Avoid These Mistakes When Trying to Communicate Value

by | Mar 2, 2016 | Product Marketing

HomeBlogProduct MarketingAvoid These Mistakes When Trying to Communicate Value

At LeveragePoint, we often help product marketing teams craft value propositions for their innovative product offerings. Doing this work makes us appreciate the fact that quantifying value is a completely different task from communicating value. These are distinct skills sets and it’s a rare breed who can do both effectively. And it’s impossible to do them simultaneously.

The chief goal of value communication is to deliver meaningful, compelling messages to the attention-span of your customer. Done effectively, it heightens engagement, shortens the buying cycle and wins better deals for your company.

The best examples of value communication are artfully executed. The word “elegance” comes to mind. Or “crisp” or “straightforward”. Marketing pros will tell you that simple elegance never comes easily; it takes a ton of work to cut out the 90% of content that bogs down the message.

So product and marketing teams beware! You may have constructed a rigorous and detailed business case to justify your value price, but your commercialization plan goes nowhere unless you transform that into a value proposition that sales people can confidently take out into the field.

These are five common mistakes to avoid when creating a value proposition.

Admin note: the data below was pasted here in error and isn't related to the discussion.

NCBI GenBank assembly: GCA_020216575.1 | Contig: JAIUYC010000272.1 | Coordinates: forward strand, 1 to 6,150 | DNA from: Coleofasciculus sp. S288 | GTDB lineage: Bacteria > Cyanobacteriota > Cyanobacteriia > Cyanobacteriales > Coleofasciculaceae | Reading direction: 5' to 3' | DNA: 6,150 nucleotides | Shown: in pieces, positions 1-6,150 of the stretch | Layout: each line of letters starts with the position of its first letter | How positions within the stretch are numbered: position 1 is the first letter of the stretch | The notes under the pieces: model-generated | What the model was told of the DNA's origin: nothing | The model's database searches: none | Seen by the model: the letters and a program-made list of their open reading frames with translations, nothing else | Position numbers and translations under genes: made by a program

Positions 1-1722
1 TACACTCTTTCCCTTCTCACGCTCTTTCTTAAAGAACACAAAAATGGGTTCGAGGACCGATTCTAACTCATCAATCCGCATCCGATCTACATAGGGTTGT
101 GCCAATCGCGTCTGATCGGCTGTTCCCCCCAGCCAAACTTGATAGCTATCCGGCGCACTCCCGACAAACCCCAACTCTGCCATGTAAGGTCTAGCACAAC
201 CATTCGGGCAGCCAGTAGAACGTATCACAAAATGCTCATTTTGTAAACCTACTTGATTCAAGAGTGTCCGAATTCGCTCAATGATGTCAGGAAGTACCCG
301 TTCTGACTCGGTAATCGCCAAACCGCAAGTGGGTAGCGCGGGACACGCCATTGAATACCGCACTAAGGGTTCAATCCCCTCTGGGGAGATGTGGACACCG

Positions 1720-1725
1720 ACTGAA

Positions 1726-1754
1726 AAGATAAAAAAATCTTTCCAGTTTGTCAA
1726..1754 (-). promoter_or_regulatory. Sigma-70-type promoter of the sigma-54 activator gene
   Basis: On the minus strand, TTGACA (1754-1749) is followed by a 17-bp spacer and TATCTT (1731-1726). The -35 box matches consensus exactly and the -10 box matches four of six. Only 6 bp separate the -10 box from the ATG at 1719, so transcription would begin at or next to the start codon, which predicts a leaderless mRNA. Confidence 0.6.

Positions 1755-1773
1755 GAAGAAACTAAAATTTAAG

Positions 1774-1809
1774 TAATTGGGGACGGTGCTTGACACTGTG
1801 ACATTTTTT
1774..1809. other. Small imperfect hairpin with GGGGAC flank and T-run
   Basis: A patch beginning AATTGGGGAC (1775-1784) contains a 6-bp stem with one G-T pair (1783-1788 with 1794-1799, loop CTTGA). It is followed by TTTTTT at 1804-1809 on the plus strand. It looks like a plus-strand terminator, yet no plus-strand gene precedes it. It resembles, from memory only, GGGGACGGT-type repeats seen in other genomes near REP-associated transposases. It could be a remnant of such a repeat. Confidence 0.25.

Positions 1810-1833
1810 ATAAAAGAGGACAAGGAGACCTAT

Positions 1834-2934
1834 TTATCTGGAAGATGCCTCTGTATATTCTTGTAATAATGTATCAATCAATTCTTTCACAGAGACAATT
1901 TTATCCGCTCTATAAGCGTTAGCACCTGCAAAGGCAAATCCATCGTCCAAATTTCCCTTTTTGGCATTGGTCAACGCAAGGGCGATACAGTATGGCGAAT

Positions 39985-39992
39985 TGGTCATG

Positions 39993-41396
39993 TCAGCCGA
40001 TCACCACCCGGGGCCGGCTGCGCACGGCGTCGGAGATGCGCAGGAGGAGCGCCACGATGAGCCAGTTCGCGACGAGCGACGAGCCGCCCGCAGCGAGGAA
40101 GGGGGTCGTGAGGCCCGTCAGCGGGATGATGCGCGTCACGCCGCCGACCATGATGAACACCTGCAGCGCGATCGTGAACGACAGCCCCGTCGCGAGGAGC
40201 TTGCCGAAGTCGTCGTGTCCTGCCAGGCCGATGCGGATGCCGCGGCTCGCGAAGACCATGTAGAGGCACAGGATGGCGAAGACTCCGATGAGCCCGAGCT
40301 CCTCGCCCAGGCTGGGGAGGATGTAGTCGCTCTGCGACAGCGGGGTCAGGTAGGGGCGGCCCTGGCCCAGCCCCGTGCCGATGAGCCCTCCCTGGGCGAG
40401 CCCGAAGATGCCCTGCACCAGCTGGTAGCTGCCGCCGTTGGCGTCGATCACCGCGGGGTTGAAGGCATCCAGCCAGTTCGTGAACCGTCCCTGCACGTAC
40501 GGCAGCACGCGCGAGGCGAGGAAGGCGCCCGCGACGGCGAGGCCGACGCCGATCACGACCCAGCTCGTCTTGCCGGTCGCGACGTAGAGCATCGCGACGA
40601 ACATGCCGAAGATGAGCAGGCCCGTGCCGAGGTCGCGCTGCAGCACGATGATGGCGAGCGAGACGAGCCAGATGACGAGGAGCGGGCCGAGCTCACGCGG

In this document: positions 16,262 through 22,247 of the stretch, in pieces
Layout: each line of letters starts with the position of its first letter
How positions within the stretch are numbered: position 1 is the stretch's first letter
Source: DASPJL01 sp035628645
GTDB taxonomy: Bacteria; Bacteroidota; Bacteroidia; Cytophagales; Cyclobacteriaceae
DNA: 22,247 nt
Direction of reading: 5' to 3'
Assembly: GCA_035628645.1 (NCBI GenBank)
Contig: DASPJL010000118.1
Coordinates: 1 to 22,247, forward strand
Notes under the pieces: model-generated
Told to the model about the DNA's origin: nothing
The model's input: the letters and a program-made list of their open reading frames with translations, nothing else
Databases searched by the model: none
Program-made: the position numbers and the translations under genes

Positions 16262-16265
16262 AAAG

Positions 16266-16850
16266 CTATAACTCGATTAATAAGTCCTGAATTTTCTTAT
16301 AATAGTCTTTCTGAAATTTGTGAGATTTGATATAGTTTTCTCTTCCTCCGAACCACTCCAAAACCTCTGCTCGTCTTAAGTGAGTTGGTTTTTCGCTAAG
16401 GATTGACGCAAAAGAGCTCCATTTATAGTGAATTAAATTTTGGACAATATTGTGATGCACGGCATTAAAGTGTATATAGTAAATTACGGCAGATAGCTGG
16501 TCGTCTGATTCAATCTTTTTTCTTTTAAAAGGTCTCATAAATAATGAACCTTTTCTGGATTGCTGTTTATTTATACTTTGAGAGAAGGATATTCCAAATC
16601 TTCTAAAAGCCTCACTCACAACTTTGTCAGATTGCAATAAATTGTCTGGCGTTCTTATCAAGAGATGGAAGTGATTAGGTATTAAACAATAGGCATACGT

1. Starting with a half-baked or dysfunctional value model. A solid value model quantifies (in $) how much better your offering is versus the competition. The logic of the quantification should be reasonable and based on a good appreciation of the customer’s business model. Furthermore, the value model should be consistent with the value-based pricing decision and competitive situation. It should clearly state: here’s our competitive edge. This is how much it’s worth to our customer. Here’s how much value we should capture in our price.

    If none of that is crystal clear, then you need to iterate your value modeling and strategic pricing decision because the communication must be fully aligned. For example, is your product strategy to disrupt a market leader? Defend your core customer base? Enter a new market segment? Each of these strategic alternative demands its own focused communication. Fuzzy messaging tends to fall flat.

    Likewise, if the pricing decision is inconsistent with the value analysis (because the price was set independently of the customer value work) then you are risking a set-up for failure. Slapping value messages onto a traditional cost plus price is hardly ever effective.

  2. Doing it as an afterthought. Again, our experience tells us it’s impossible to quantify and communicate at the same time. Likewise, it’s a serious mistake to underestimate the effort of writing good value communication. So for example, if you spend two weeks building and iterating a robust value model, don’t assume that writing compelling messages and supporting data charts can be whipped off in one sitting.

    Instead, we advocate making the value communication effort a separate task. Enlist other team members with experience in marketing communication to give it the attention it deserves. Also, a little expertise in design and layout go a long way toward improving the final output. Allow time for multiple review/revision cycles.

  3. TMI Too Much Information is the most common mistake we see. An occupational hazard of building complex value models is the delusion that the entire world is dying to see it. They aren’t. At best, customers are only interested in 20% of what you have. So as a communicator your task is figuring out which 20% you should show “above the fold”- and of course there must be a fold (or an appendix or somewhere else) beneath to park the other 80%.